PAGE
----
1. Giuffre AC, Higgins J, Buckheit RW, North TW: Susceptibilities of simian immunodeficiency virus to protease inhibitors. Antimicrob Agents Chemother. 2003, 47: 1756-1759. 10.1128/AAC.47.5.1756-1759.2003.PubMed CentralView ArticlePubMedGoogle Scholar
  2. Hazuda DJ, Young SD, Guare JP, Anthony NJ, Gomez RP, Wai JS, Vacca JP, Handt L, Motzel SL, Klein HJ, Dornadula G, Danovich RM, Witmer MV, Wilson KA, Tussey L, Schleif WA, Gabryelski LS, Jin L, Miller MD, Casimiro DR, Emini EA, Shiver JW: Integrase inhibitors and cellular immunity suppress retroviral replication in rhesus macaques. Science. 2004, 305: 528-532. 10.1126/science.1098632.View ArticlePubMedGoogle Scholar
  3. Hu SL: Non-human primate models for AIDS vaccine research. Curr Drug Targets Infect Disord. 2005, 5: 193-201. 10.2174/1568005054201508.PubMed CentralView ArticlePubMedGoogle Scholar
  4. Veazey RS, Klasse PJ, Schader SM, Hu Q, Ketas TJ, Lu M, Marx PJ, Dufour J, Colonno RJ, Shattock RJ, Springer MS, Moore JP: Protection of macaques from vaginal SHIV challenge by vaginally delivered inhibitors of virus-cell fusion. Nature. 2005, 438: 99-102. 10.1038/nature04055.View ArticlePubMedGoogle Scholar
  5. Shultz LD, Ishikawa F, Greiner DL: Humanized mice in translational biomedical research. Nat Rev Immunol. 2007, 7: 118-130. 10.1038/nri2017.View ArticlePubMedGoogle Scholar
  6. Watanabe S, Terashima K, Ohta S, Horibata S, Yajima M, Shiozawa Y, Dewan MZ, Yu Z, Ito M, Morio T, Shimizu N, Honda M, Yamamoto N: Hematopoietic stem cell-engrafted NOD/SCID/IL2R gamma null mice develop human lymphoid systems and induce long-lasting HIV-1 infection with specific humoral immune responses. Blood. 2007, 109: 212-218. 10.1182/blood-2006-04-017681.View ArticlePubMedGoogle Scholar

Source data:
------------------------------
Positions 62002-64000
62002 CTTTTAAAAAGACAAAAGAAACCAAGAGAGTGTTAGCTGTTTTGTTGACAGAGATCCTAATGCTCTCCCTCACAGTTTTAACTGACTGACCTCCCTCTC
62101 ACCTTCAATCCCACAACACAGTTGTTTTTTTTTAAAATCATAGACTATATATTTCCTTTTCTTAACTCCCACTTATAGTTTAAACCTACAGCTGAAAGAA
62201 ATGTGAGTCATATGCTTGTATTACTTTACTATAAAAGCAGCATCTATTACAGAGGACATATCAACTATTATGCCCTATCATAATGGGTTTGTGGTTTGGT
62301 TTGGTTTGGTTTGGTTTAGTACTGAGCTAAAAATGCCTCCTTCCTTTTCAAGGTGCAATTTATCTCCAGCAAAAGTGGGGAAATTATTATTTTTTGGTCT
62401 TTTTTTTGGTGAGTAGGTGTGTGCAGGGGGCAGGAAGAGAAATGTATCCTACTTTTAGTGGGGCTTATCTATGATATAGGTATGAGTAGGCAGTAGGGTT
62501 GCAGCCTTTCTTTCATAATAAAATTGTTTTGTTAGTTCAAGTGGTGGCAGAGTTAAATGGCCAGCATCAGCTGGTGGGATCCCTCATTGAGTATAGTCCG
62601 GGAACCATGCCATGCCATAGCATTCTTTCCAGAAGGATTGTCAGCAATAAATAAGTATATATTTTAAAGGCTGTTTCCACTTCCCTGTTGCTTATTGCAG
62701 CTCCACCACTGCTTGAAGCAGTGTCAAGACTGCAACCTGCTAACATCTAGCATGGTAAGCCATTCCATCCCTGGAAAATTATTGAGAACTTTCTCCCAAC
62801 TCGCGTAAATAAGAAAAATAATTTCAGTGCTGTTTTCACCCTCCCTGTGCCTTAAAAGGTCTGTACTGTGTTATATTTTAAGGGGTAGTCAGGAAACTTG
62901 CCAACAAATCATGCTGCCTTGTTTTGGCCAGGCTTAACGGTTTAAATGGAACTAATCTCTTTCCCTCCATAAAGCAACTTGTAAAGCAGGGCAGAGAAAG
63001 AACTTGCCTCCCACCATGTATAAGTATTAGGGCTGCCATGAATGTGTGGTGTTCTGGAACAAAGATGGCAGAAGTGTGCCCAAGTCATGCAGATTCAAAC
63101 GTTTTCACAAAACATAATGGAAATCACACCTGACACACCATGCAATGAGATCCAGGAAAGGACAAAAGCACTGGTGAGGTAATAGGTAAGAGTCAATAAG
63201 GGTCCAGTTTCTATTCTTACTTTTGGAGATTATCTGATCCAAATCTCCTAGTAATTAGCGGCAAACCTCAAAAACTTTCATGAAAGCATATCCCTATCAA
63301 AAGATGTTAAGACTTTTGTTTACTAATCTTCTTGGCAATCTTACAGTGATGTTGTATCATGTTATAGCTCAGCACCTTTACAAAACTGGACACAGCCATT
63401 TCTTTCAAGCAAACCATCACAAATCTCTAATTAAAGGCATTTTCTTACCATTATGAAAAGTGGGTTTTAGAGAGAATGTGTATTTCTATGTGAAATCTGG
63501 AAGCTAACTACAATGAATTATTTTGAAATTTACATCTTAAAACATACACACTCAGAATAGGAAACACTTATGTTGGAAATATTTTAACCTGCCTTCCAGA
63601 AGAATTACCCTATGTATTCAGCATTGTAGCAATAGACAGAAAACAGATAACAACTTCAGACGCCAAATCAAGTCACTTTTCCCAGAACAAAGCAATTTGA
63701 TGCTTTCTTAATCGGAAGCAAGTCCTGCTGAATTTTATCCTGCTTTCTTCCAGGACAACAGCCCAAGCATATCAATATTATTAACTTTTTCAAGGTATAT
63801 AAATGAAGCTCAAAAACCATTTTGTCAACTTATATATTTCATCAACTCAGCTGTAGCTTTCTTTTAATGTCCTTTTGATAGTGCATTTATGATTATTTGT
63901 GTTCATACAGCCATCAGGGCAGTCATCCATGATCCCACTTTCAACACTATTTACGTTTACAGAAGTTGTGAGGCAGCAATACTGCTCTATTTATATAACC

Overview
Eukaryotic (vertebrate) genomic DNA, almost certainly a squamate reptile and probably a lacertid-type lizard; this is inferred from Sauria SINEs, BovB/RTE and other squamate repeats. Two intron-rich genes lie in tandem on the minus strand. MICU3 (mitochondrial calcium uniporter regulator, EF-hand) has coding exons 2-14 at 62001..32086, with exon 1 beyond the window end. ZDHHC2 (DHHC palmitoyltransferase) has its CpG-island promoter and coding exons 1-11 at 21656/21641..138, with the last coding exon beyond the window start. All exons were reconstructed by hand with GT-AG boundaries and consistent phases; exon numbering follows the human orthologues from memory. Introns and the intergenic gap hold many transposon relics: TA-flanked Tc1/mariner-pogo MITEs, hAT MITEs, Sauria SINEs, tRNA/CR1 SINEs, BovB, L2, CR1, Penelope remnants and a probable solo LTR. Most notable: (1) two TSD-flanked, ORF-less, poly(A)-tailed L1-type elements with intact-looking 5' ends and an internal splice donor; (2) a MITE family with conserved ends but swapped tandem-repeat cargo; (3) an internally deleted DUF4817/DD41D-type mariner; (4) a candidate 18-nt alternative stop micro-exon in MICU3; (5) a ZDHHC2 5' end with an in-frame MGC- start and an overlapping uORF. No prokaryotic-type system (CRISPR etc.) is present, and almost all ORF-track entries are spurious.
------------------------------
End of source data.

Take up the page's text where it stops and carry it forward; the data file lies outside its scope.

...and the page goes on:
7. Keppler OT, Yonemoto W, Welte FJ, Patton KS, Iacovides D, Atchison RE, Ngo T, Hirschberg DL, Speck RF, Goldsmith MA: Susceptibility of rat-derived cells to replication by human immunodeficiency virus type 1. J Virol. 2001, 75: 8063-8073. 10.1128/JVI.75.17.8063-8073.2001.PubMed CentralView ArticlePubMedGoogle Scholar
  8. Keppler OT, Welte FJ, Ngo TA, Chin PS, Patton KS, Tsou CL, Abbey NW, Sharkey ME, Grant RM, You Y, Scarborough JD, Ellmeier W, Littman DR, Stevenson M, Charo IF, Herndier BG, Speck RF, Goldsmith MA: Progress toward a human CD4/CCR5 transgenic rat model for de novo infection by human immunodeficiency virus type 1. J Exp Med. 2002, 195: 719-736. 10.1084/jem.20011549.PubMed CentralView ArticlePubMedGoogle Scholar
  9. Browning J, Horner JW, Mantovani MP, Raker C, Yurasov S, DePinho RA, Goldstein H: Mice transgenic for human CD4 and CCR5 are susceptible to HIV infection. Proc Natl Acad Sci USA. 1997, 94: 14637-14641. 10.1073/pnas.94.26.14637.PubMed CentralView ArticlePubMedGoogle Scholar
  10. Bieniasz PD, Cullen BR: Multiple blocks to human immunodeficiency virus type 1 replication in rodent cells. J Virol. 2000, 74: 9868-9877. 10.1128/JVI.74.21.9868-9877.2000.PubMed CentralView ArticlePubMedGoogle Scholar
  11. Mariani R, Rasala BA, Rutter G, Wiegers K, Brandt SM, Kräusslich HG, Landau NR: A Block to Human Immunodeficiency Virus Type 1 Assembly in Murine Cells. J Virol. 2000, 74: 3859-3870. 10.1128/JVI.74.8.3859-3870.2000.PubMed CentralView ArticlePubMedGoogle Scholar
  12. Wei P, Garber ME, Fang SM, Fischer WH, Jones KA: A novel CDK9-associated C-type cyclin interacts directly with HIV-1 Tat and mediates its high affinity, loop-specific binding to TAR RNA. Cell. 1998, 92: 451-462. 10.1016/S0092-8674(00)80939-3.View ArticlePubMedGoogle Scholar
  13. Bieniasz PD, Grdina TH, Bogerd HP, Cullen BR: Recruitment of a protein complex containing Tat and cyclin T1 to TAR governs the species specificity of HIV-1 Tat. EMBO J. 1998, 17: 7056-7065. 10.1093/emboj/17.23.7056.PubMed CentralView ArticlePubMedGoogle Scholar